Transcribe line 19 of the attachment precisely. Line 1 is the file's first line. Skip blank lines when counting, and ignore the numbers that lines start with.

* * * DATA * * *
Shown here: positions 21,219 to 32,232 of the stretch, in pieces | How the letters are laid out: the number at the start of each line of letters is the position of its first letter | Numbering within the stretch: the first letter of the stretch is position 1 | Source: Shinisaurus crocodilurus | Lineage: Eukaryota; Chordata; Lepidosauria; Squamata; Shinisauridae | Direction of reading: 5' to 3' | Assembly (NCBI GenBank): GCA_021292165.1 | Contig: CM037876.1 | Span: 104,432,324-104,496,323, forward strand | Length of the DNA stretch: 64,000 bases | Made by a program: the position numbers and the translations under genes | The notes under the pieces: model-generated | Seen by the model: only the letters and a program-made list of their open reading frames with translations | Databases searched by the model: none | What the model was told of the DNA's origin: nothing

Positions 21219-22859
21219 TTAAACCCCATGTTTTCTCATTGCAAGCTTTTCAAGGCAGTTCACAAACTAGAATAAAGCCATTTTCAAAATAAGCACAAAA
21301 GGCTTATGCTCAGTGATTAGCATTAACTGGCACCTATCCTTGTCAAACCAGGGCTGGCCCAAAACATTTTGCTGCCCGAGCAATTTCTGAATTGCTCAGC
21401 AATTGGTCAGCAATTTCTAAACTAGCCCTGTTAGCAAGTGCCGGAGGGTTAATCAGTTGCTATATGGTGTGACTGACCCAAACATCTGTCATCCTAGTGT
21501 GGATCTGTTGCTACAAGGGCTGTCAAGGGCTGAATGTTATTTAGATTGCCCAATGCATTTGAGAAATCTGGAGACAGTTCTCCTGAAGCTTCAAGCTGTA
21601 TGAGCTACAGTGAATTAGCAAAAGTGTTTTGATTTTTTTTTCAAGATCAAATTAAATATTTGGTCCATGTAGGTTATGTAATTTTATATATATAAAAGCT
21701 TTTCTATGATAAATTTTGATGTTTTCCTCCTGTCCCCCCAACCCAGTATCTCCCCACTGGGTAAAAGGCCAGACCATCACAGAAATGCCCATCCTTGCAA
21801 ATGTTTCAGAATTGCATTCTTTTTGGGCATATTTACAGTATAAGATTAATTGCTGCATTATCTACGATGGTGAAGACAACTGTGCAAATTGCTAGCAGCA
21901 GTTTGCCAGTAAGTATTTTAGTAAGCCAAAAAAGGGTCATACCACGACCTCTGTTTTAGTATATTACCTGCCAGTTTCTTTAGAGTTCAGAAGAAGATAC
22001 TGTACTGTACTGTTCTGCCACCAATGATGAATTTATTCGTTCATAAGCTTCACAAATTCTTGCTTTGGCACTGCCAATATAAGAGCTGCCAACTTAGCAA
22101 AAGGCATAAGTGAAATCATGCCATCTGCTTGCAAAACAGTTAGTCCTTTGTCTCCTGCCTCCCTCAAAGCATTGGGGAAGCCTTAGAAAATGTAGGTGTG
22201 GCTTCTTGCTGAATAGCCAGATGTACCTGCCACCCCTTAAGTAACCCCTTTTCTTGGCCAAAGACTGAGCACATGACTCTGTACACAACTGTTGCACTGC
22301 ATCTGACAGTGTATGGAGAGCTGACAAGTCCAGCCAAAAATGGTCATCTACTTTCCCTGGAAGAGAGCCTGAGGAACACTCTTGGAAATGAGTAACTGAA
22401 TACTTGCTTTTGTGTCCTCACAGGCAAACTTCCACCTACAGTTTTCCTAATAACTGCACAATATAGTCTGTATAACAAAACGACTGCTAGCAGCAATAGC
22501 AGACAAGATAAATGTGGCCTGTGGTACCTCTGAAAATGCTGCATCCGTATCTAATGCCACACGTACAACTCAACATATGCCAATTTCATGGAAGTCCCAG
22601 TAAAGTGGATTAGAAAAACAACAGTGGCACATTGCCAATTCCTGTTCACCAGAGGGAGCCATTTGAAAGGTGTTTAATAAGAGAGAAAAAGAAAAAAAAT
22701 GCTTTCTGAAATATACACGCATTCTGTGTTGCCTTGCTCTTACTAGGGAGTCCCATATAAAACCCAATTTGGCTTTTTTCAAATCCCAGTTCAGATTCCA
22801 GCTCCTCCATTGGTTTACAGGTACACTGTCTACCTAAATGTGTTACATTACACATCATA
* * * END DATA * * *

22801 GCTCCTCCATTGGTTTACAGGTACACTGTCTACCTAAATGTGTTACATTACACATCATA